The Name

As far where the name came from. After long satisfying days working for the hotel I would go “home” to the top level of the parking garage and sleep for the night, only to do it again the next morning. Because I practically lived there already, when asked where I lived, I could’t lie, so I told people I lived at the Hotel. When they asked what floor, I told them “the top.” Confused when they asked what hotel, I told them “Hotel Prius.” It actually started as a joke but after saying it to my co-workers and friends enough, the name kinda stuck. At first, I was too embarrassed to admit I was living out of my car and kept it under wraps for the first month or so. But after awhile I realized I had nothing to be ashamed of and became actually proud of my lifestyle. It was smart and resourceful. It was a direct representation of who I was as a person.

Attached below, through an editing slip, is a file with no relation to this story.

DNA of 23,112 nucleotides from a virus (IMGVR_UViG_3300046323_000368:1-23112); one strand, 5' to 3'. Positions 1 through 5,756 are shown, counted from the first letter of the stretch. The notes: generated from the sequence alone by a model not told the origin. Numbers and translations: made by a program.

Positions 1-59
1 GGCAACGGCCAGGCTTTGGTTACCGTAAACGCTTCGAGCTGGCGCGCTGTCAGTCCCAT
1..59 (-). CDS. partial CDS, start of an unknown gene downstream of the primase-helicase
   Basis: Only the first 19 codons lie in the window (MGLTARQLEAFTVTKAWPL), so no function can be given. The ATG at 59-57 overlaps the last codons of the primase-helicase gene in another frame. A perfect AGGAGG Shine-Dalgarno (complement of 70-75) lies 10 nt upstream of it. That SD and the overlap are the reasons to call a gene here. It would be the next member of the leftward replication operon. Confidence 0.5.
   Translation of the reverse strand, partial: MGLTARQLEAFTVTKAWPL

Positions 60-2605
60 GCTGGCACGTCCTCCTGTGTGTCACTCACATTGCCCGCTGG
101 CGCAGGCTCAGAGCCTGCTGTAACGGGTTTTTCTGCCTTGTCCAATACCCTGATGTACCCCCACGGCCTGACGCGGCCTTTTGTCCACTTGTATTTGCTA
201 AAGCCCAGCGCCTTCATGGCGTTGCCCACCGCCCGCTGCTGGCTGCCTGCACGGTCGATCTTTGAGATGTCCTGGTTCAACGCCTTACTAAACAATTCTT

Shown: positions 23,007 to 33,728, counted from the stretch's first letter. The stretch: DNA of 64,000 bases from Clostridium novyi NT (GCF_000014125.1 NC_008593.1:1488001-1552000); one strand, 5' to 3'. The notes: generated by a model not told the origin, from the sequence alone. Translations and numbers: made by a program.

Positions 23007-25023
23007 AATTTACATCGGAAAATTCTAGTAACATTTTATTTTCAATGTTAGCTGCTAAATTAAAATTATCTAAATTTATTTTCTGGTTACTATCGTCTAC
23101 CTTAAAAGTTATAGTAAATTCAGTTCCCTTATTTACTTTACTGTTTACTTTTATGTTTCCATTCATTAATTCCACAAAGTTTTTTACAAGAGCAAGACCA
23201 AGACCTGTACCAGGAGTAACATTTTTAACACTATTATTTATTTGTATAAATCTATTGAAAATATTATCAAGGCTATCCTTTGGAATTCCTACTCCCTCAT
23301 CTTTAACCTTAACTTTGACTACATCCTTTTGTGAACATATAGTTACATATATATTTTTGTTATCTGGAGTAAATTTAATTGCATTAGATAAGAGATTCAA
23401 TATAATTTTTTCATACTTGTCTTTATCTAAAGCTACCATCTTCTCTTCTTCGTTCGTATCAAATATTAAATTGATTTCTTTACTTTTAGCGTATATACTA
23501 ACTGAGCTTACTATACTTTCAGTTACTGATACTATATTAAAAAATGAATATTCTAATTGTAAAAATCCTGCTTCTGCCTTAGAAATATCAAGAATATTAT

The Design

The inside design of #hotelprius took on many forms. In my free time during the days, I would continue to strategize and think of ways to improve my living space. Within the first month I designed curtains in a parking lot of a Joanne Fabrics and added a pull out table in the parking lot of Home Depot. Not only was it enjoyable for me, but it also made for a great use of my free time. It was exciting and I loved it.

Everything else, I would figure out as time went on as new experiences and situations called for it. I later added solar panels to charge my phone at night, and even played around with a few fridge options and mounted a foldable moped to the top. Look closely at the picture above.

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I was constantly making little upgrades here and there, all the while still managing to save money and eat well. My stomach grew and so did my savings. Depression slowly disappeared and life provided me with the kind of challenges I loved to work out and solve. Life felt real and organic. It felt right.

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What started as a one month experiment to get ahead and to catch up on life after a turn for the worst turned into so much more than I could ever have hoped or imagined. This is that adventure.

Documented.